It took us a full week just to recover from the twenty-four hours of travel and the ten hour time difference. It didn't help that we flew Alitalia via Rome at 5 am which meant that the entire flight was daylight and more daylight followed by some daylight. There was not much sleeping and I had my three kids solo. Again. And our seats were all messed up. The four of us were assigned four different rows until I offered that maybe the baby should fly the effing plane because that was about as logical as sitting him by himself in 37F. But the thirteen hour flight from Rome to Los Angeles is a very expensive form of torture no matter how you slice it because seven hours into the ride you still have another six hours. I mean, that's just math people. And no matter how long you stare at the little moving plane icon on the flight tracker screen, it stays on eastern Canada for a very long time.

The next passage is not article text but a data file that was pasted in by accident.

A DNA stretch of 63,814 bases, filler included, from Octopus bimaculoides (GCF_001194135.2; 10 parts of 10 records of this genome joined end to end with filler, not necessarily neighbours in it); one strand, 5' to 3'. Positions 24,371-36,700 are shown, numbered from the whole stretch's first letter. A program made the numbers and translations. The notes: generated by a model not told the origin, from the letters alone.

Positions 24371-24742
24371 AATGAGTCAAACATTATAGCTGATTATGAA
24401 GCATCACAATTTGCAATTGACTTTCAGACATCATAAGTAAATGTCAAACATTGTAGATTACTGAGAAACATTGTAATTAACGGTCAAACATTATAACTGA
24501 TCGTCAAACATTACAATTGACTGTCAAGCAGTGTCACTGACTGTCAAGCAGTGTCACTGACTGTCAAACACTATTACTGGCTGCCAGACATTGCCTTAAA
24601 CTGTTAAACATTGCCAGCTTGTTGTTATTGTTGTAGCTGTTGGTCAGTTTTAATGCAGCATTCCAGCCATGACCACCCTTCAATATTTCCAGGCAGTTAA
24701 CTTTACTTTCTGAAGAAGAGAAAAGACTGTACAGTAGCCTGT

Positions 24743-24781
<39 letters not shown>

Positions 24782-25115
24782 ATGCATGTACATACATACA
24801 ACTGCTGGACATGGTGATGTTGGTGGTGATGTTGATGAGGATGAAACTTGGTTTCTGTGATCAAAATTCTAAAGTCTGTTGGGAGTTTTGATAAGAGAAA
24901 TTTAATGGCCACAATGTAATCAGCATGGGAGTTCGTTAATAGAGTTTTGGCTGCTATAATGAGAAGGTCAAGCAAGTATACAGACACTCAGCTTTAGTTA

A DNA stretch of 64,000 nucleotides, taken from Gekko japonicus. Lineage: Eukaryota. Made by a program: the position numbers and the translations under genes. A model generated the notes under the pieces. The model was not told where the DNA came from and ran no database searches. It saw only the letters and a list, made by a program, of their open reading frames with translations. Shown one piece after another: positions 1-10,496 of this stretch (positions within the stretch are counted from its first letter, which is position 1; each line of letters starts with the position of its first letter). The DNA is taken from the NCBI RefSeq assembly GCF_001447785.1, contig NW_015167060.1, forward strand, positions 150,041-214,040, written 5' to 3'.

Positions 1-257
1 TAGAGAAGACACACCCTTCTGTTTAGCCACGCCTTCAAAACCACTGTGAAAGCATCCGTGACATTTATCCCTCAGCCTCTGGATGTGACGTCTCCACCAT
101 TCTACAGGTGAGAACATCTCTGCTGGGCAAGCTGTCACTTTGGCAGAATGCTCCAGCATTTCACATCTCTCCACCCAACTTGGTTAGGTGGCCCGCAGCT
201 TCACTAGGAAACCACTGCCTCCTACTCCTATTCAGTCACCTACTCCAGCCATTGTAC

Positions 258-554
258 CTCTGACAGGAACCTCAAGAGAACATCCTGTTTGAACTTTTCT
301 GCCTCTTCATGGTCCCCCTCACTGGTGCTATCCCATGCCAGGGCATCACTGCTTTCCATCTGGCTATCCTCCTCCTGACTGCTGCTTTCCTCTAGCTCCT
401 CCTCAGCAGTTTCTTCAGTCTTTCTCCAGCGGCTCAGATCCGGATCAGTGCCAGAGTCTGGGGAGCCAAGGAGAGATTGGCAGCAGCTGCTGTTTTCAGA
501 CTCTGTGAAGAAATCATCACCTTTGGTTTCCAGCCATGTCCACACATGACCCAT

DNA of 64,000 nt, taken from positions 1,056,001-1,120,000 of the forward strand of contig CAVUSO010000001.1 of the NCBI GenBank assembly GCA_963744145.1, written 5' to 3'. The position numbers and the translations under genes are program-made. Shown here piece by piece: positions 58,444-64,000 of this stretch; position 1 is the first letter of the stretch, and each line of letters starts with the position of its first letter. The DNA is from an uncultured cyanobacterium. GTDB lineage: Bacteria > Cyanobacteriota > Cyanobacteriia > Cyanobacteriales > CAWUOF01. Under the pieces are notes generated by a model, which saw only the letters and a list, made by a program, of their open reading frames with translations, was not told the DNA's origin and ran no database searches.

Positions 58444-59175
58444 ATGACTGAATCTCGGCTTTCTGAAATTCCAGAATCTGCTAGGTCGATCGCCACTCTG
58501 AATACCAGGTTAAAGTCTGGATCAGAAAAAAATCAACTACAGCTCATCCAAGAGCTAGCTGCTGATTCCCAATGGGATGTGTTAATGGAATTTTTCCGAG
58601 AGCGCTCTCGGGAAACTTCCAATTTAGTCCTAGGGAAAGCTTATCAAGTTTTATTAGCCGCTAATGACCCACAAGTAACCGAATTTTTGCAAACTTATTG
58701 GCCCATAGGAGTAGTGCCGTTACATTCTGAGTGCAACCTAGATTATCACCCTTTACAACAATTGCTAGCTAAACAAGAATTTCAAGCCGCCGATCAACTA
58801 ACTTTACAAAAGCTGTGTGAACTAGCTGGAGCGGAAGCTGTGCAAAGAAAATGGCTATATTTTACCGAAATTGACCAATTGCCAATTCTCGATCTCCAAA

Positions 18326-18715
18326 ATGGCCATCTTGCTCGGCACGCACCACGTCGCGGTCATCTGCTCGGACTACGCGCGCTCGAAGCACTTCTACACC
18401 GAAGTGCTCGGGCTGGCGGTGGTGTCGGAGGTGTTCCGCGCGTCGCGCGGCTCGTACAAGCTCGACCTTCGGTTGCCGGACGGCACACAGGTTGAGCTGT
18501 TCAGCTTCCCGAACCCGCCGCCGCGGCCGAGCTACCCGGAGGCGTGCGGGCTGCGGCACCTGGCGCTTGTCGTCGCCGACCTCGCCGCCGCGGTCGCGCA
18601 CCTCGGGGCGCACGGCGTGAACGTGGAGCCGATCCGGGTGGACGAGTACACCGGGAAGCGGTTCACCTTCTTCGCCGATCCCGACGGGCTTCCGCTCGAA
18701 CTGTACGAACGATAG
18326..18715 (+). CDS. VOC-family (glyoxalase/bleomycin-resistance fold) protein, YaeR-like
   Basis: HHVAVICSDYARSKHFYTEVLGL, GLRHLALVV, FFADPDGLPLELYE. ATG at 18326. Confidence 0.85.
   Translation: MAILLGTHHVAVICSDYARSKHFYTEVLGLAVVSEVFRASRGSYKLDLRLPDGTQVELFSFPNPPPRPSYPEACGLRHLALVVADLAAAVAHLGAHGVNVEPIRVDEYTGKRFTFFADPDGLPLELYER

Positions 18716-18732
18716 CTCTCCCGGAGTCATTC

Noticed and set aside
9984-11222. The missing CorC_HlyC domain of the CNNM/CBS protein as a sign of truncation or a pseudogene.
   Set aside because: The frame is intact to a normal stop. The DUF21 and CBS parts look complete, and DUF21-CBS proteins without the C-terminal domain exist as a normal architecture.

But the worst was only yet to come. A ten hour jet lag means that your kids wake up at 2:00 am three mornings in a row and you have to wait until 4:00 am to go to Starbucks. And by 9:00 am you are ready for a glass of wine. Days that start at 2:00 am are very long and lethargic days. So we did very little our first week here besides destroy Grandma's house and wake her up at all hours of the night with our musical beds and wee hour breakfasts. And we watched a lot of the Disney channel which I considered research for our upcoming trip to Disneyland. We also swam at the community pool where one family was having a big birthday and the grandma brought cake over for my kids (I guess she figured out that my baby screaming OOGA meant he wanted cake). We went to my favorite art festival by the beach for a short twirl. We went to a science museum. One day we even took the train to Olvera Street in LA and bought slime and worry dolls and Mexican paper flags and burritos. Did you know that slime can totally remove varnish from a wooden dining room table when left there by a two year old? After a week of functioning in the correct time zone we attempted Disneyland where everything is beautiful and nothing hurts. We were there for twelve hours of rides and lines powered by coffee, peanut butter and jelly, baby carrots, cotton candy and joy. My almost nine year old spent much of the day asking me about the corporate partnership between Lucas Films and Disney (#AlexPKeaton) and pointing out how everything that looks real is just an image projected on a screen (this from a boy who still believes in Elijah the Prophet). The baby was out of his mind watching the parade and all of the characters dancing around and he went on most of the rides with us save for Space Mountain and the Matterhorn which I braved with only the big kids. I figured this was probably my thirtieth visit to the Magic Kingdom (you go a lot when you grow up in socal), but it was as spectacular as ever especially since we didn't lose my daughter this time.